Staff Editorial

Iowa lawmakers tasked with serving all Iowans

The Gazette

The House chamber at the State Capitol Building in Des Moines.
The Gazette The House chamber at the State Capitol Building in Des Moines.

We’ve passed the six week mark of the Iowa Legislature’s 2020 session and the first so-called “funnel” deadline paring down the list of bills lawmakers will consider this year. Bills that haven’t cleared a committee by now are considered dead, with the exception of budget and tax-related measures.

Iowa Legislature 2020 first funnel’s survivors and victims

Some bills we’d like to see move ahead survived the funnel. Legislation eliminating the statute of limitations on child sexual abuse, expanding Iowa’s medical cannabis program and allowing financial compensation for college athletes remain alive. A constitutional amendment restoring felons’ right to vote remains in play.

Some measures that would pare back Iowa’s onerous professional licensing laws survived, as did a bill that would level fines at drivers who “camp” in the left lane of a multilane highway.

And we welcome the fact that several bad ideas were tossed on the scrap heap.

That includes a list of mean-spirited bills targeting LGBTQ Iowans and the so-called religious freedom bill allowing businesses to discriminate using religion as a defense. Lawmakers smartly backed away from bills targeting public school teachers for their political beliefs. And Iowa women seeking an abortion won’t have to wait 72 hours and endure a mandatory ultrasound.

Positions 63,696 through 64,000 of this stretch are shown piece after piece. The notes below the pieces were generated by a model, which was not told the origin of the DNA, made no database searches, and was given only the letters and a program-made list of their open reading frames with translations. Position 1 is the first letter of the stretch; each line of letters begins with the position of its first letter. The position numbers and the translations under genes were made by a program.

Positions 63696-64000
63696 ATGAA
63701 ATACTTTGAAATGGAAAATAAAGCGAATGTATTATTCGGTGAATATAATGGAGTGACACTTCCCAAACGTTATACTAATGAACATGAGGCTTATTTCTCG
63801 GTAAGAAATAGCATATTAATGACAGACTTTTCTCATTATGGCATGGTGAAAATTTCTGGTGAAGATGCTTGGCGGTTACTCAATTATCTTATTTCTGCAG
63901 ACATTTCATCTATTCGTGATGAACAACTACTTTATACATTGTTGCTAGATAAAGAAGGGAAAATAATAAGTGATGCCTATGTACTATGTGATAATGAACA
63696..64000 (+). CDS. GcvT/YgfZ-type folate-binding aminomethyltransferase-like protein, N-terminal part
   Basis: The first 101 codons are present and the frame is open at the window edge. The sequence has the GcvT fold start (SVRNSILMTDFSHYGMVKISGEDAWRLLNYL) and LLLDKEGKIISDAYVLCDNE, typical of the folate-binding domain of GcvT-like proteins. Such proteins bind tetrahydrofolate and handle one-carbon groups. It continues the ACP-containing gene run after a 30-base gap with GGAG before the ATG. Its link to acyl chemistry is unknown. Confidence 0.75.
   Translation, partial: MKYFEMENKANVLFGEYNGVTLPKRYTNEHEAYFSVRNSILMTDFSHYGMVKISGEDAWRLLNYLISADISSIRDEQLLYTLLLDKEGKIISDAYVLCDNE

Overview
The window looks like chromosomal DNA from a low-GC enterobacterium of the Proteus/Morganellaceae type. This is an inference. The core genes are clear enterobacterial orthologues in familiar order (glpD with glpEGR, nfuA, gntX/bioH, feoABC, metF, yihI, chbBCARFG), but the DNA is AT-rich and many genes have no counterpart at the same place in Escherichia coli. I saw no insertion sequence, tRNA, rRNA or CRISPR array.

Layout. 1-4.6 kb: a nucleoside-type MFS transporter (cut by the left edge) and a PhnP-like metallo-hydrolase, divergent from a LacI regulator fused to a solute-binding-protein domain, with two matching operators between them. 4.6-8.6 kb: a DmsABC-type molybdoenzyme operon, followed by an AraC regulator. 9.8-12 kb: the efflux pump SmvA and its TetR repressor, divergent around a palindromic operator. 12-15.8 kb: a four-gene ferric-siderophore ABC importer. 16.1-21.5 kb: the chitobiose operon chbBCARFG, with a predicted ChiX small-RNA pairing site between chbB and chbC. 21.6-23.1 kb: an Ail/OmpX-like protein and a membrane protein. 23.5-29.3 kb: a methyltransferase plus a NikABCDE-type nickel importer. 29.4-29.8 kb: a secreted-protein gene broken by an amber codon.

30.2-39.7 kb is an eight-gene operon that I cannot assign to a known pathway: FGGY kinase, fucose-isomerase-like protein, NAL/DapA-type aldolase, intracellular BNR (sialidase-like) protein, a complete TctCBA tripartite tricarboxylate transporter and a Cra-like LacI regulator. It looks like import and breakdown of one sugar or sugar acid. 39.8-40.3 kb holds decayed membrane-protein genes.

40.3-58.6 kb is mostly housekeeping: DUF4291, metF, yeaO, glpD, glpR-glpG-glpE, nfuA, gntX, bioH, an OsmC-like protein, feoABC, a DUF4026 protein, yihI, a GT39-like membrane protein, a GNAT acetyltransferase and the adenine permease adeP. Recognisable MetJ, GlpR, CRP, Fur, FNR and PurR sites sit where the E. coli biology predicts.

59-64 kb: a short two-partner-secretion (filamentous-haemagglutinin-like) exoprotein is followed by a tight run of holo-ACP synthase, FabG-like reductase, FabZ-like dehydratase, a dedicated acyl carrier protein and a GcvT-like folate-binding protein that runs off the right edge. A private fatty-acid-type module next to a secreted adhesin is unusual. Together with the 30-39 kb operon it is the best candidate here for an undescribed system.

But many bad ideas remain alive in the Republican-controlled General Assembly. That list includes other restrictions on women’s right to access reproductive health care, including a constitutional amendment declaring our state constitution does not guarantee a right to abortion. Republicans saw previous misguided abortion restrictions soundly defeated in the courts and now want to change the constitutional rules.

If the felon voting amendment passes, a Senate Bill would place new, tighter restrictions on released inmates seeking their voting rights. Food assistance recipients would face new bureaucratic hurdles to eligibility. In yet another blow to local control, legislation remains alive that would bar local governments from requiring landlords to accept all lawful forms of lawful income from renters, including housing assistance.


But, unfortunately, a bill that would give residents of mobile home parks more rights in response to sharp rent increases did not clear the deadline. Neither did a bill prohibiting the use of seclusion rooms in public schools. At the same time, GOP lawmakers have been slow to investigate abuse of vulnerable patients at the Glenwood Resource Center.

Between now and the next funnel deadline, lawmakers should abandon efforts to restrict the rights of Iowans and scrap bills targeting low-income people already struggling to make ends meet. We didn’t send lawmakers to the Statehouse to curtail freedom and promote cruelty.

They should instead focus on making lives better for sick Iowans seeking access to stronger cannabis treatments, abuse victims seeking justice and felons asking for a second chance. Pass a budget that reflects our shared values and the needs of the common good, not the narrow interests of large campaign donors.

Lawmakers have plenty of time left to prove they can serve all Iowans. Save the petty, partisan politics for the campaign trail.

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